June 2, 2022
Kelly | M/V Kestrel | June 2nd, 2022 | 2:00pm
Today marked the first truly “warm” day on San Juan Island for the year 2022! Not ideal for standing around in our extra warm exposure suits… but delightful once we picked up speed and started cruising in our high-speed vessel.
First stop on this tour was a humpback just south of Saturna Island. The unmistakable 15–20-foot blow in the distance indicated the cetacean’s exact location. Guests were delighted to watch this impressive animal surface several times before showing us that distinctive tail fluke. This whale was quite the lazy fluker… just barely showing us his tail before diving under the surface. Due to his lazy fluking, no one had yet been able to identify this Humpback. All humpbacks have a distinctive tail or fluke that we use to identify individuals. Without a good look at the underside of that “footprint” tail, it can be challenging to figure out who’s who.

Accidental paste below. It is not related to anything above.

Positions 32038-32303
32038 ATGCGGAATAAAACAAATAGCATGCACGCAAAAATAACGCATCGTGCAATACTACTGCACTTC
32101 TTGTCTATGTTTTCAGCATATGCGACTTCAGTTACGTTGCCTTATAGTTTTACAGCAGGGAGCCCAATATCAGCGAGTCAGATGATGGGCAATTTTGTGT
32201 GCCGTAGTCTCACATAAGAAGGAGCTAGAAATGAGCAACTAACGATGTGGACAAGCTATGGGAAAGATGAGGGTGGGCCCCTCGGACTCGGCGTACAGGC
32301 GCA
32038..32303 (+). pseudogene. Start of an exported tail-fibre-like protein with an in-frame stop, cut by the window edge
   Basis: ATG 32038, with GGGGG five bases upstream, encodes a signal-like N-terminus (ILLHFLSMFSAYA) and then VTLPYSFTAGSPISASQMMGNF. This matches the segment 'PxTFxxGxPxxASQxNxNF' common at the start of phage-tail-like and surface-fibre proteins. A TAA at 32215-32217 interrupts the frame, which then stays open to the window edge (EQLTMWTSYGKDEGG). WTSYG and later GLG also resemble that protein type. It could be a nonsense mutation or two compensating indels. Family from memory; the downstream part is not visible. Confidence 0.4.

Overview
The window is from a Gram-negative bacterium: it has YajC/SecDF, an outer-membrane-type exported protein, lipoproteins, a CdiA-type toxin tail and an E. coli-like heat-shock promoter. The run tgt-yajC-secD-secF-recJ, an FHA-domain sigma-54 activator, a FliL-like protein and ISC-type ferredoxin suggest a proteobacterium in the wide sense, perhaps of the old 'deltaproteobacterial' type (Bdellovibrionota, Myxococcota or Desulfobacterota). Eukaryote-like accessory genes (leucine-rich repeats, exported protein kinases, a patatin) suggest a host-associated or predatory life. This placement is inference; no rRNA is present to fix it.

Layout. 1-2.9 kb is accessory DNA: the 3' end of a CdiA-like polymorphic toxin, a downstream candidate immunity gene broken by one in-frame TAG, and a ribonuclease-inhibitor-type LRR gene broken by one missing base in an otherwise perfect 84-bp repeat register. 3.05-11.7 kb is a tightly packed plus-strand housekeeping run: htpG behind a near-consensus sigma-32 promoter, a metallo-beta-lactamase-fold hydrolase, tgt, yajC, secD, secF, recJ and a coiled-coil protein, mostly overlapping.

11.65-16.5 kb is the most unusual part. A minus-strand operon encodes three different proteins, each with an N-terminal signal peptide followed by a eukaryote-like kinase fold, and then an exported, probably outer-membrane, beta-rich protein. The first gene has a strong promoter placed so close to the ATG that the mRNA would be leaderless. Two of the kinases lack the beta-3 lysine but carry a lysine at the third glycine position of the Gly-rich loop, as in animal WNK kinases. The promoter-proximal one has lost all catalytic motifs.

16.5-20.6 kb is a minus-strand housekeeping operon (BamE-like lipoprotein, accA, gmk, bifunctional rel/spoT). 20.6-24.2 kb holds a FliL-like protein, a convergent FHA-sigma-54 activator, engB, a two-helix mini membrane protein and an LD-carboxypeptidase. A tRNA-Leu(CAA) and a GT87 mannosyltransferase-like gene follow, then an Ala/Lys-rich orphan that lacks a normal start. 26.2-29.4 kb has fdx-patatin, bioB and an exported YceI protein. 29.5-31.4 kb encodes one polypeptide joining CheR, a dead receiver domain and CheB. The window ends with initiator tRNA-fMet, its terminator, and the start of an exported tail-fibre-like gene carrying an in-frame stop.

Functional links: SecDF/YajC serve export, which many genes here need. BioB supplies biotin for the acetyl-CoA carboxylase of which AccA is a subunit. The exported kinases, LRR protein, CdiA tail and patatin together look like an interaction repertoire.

Next, we cruised over to the scenic South Pender Island shoreline. This island has the most stunning sandstone cliffs peppered with honeycombing. Sandstone honeycombing occurs when salt water is absorbed and trapped in the porous stone, it then forms salt crystals that over time separate the rock and form holes/cavities. Many bird species take advantage of these sandstone cavities as perfect nest basins. In one of these cavities, we spotted a Peregrine Falcon nest! The falcon chicks sat in the nest and appeared like two little grey puff balls.
This area proved to be a humpback hot spot! Just as we slowly made our way east, another blow in the distance! This whale surfaced a couple times more about 200 yards off our bow before throwing its tail up straight towards the sky, and then slowly descending into the water. This guy was NOT a lazy fluker! This excited the entire boat, including myself. It was truly one of the best looks I have ever had at that impressive 18-foot fluke. This whale was identified as “Orion”, a frequent Salish Sea summer visitor.
On our way back to Friday Harbor we weaved through Canadian islands, eventually crossing back over into US water and cruising down Spieden Islands barren southeast side. Love seeing Spieden island still clinging to its patches of green pasture before our summer season is in full swing. The San Juan islands are in what’s known as a rain shadow, we experience hardly any rain in our summer months. Soon, this island will turn from a lush green to a straw-like yellow.
Thank you to everyone who joined us on this wonderful Adventure Tour in the Salish Sea!